By Terri Fullerton, student at Northern Seminary
Pay attention to the narratives.
Over a year ago a professor at Northern Seminary exhorted us to pay attention to the cultural narratives that shape us, including ones we hear from the church, the media, and politics. Discern whether it’s a false narrative. Listen to what it’s telling you about God and others.
Her call to us has afforded ample opportunities to listen and think through what is being said, who it benefits and who it harms. COVID19 continues to spread in most of the world and especially our own country, surpassing 6.1 million cases and almost 190,000 deaths.
I find it grievous that the response to the top infectious disease physicians’ requests to wear masks and social distance has become politicized and party aligned, creating a morally dangerous divisive tactic which protects us from discerning more costly issues.
The CDC, leaders at the World Health Organization, and Dr. Fauci, the leading expert in infectious diseases, have studied and recommended wearing masks as it prevents the virus from spreading. This is especially important as some people are not showing symptoms and it’s a highly contagious virus. You have already heard the statistics and seen the visuals.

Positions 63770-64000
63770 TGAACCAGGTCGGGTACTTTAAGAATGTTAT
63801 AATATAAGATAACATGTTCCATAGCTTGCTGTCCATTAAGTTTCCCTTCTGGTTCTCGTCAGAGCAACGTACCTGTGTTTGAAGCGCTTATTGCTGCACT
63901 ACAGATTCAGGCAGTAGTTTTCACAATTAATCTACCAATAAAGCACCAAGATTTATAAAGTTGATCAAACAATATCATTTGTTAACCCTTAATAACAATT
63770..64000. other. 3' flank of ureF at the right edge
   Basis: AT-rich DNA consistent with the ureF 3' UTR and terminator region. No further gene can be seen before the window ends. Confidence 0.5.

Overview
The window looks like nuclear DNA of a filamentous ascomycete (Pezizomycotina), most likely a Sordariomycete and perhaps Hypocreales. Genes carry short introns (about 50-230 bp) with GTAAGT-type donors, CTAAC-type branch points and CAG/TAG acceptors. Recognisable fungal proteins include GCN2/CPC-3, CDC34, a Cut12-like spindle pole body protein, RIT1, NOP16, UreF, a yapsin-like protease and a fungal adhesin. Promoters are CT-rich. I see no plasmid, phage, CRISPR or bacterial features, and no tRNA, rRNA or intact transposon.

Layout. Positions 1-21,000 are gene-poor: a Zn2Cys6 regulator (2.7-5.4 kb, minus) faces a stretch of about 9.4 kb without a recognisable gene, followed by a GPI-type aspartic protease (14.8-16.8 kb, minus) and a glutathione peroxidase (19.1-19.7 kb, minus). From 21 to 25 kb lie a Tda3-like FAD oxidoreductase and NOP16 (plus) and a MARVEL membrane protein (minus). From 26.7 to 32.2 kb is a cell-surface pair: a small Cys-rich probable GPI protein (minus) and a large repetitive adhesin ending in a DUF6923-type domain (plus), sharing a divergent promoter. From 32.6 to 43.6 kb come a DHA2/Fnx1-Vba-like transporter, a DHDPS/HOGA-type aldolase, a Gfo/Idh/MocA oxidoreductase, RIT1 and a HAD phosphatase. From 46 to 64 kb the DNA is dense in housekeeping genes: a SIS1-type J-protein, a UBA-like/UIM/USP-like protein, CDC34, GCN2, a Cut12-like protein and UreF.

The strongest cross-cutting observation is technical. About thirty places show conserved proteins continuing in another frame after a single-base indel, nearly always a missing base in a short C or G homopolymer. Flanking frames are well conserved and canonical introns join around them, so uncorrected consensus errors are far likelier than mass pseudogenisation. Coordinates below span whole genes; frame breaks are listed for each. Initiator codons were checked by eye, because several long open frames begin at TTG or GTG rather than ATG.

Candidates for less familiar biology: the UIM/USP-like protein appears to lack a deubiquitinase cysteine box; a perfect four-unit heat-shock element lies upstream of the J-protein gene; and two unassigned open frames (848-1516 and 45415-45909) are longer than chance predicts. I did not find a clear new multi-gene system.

When I wear a mask, I protect you. I put those around me above my comfort. I relinquish “rights” for the common good.
One surface narrative reveals the refusal to wear masks is because of individual freedom and rights. Who is benefitting from this narrative? Who pays the price? What is the more crucial issue?
“No one is going to tell me I have to wear a mask.”
“I live in America and I have freedom.”
While I do not deny that we have freedom, though systemically unequal, this is not the core issue. Civil liberty has been pulled in as the bottom line but it’s a smoke screen.
Claiming our personal rights in America keeps us from seeing a corrosive problem in our culture and in our own hearts. Whether we wear a mask is not about party alignment or civil liberty. It reveals our moral character. A refusal to cover our faces is not just about people taking a stand for their freedom. It’s that people value themselves and their comfort more than others. It’s about character and our desire for the well-being of others, especially the vulnerable population.
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Source: Christianity Today